"We simply must converge on the answers we give to the most important questions in human life, and to do that, we have to admit that these questions have answers."[6] - Sam Harris

 

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So, how is this singularity thing going to play out for us? (continuing the thought experiment)

 

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{needs work - probably cut everything below this - maybe replace with a flowchart - or one or two sentences}

 

Don't have the foggiest idea how to get from where you are to the tip of that longboard, hanging ten on the edge of the singularity, mai tai in your hand?  Let me give you the nerds-eye view of the last ten years of speculation about how this might play out.  I should warn you that the "speculation" is often so broad and unstudied that it lacks specific language and current science, which I am in no way adding.

 

The thought experiment starts something like this...

 

One reason we won't understand smarter beings:

 

Time is on our side when creating a thinking machine, but works against us once it exists.

 

To create something complex requires a lot of time, and a lot of humans, and a lot of machines to break the problem down and get it done (One could argue, somewhat speciously, that a significant chunk of the worlds scientific effort to date has been aimed at achieving a technological singularity).  

 

Say we do create something smarter than us.  Now lets say we want to understand what that smarter thing thinks.  

 

Over time, if we put our heads together and we begin to understand one thread of a smarter beings thinking - one process - then, like a bunch of computer scientists trying reverse engineer Watson's jeopardy playing, we will ultimately achieve that.  But just as in creating that smarter being, understanding that process will take significant time and effort for many of us, as we are less intelligent beings.  There's the rub.  We're slow.  Generally, dumber things require more time to solve problems than smarter things do.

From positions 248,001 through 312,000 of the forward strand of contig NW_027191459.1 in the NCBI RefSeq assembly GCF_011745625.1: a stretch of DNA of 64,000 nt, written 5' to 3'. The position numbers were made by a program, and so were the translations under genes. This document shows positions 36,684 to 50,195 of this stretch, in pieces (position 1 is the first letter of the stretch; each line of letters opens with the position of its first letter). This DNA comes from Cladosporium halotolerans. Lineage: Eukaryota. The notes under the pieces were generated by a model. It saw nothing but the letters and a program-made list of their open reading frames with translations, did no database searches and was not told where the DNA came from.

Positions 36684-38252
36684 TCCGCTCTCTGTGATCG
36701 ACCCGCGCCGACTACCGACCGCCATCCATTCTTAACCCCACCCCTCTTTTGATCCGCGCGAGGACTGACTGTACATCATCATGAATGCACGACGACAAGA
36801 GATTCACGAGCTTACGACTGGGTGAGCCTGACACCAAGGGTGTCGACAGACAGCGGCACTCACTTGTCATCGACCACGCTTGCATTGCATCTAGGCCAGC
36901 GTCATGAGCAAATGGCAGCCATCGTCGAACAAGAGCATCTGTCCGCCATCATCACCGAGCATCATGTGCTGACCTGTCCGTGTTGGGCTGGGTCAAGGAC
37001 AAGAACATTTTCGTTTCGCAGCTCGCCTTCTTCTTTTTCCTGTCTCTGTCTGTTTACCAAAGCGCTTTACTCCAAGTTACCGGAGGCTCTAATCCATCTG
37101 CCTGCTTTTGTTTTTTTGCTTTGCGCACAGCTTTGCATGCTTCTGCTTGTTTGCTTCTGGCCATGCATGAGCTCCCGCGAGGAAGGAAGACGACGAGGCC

We will find that we probably cannot predict a smarter machines behaviour in real-time, without somehow making ourselves much smarter and faster than that machine.  

 

On the other hand, a smarter machine is likely to both understand much of what we think and what we know in real-time, should it choose to.

 

The smarter machine will potentially (likely) evolve such that any past calculations less intelligent beings have made about it's behaviour cease to be true.  


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Can we instrument the world that smarter reasoning machines will evolve in such that they are more likely to play nice with us?

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Maybe.  I might even experiment with that thought...but not here.

 

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So what CAN we do?  To Evolve or Not to Evolve:

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All of the end runs around this involve, effectively, an intelligence arms race.

 

It should now be (more) obvious that all of our predictions of what smarter machines will do are bogus.  Can't be done.  When we make that smarter machine, some say we will unleash evil on ourselves, others say we will unleash a great good.  Truth is, they don't know.  

 

Although we can't predict what machines will do, we know enough about ourselves to predict with some certainty what *we* will do.  Even a child understands human nature well enough to know that what humans almost certainly *will* do, is to unleash smarter beings (human, humane, or otherwise), as soon as they are capable of it.  

 

Before we unleash a superintelligence, we can talk about baking in mental health.   

 

Honestly, I don't think the short-term incentives exist that would drive humankind to understand and "bake" mental health into our inventions - at least not before we unleash something smarter than ourselves.

 

After we unleash a superintelligence, it is widely assumed that humans will travel one of two routes - we will either be to the superintelligence as gut bacteria are to a human, or we will become smarter ourselves - a very different kind of human.